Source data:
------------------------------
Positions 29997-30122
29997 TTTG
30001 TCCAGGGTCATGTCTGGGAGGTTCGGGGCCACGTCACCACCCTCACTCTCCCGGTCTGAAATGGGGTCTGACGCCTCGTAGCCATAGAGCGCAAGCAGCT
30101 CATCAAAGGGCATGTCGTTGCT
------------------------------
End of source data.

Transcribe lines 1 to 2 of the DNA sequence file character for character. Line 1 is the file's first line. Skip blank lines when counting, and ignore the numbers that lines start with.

Positions 29997-30122
29997 TTTG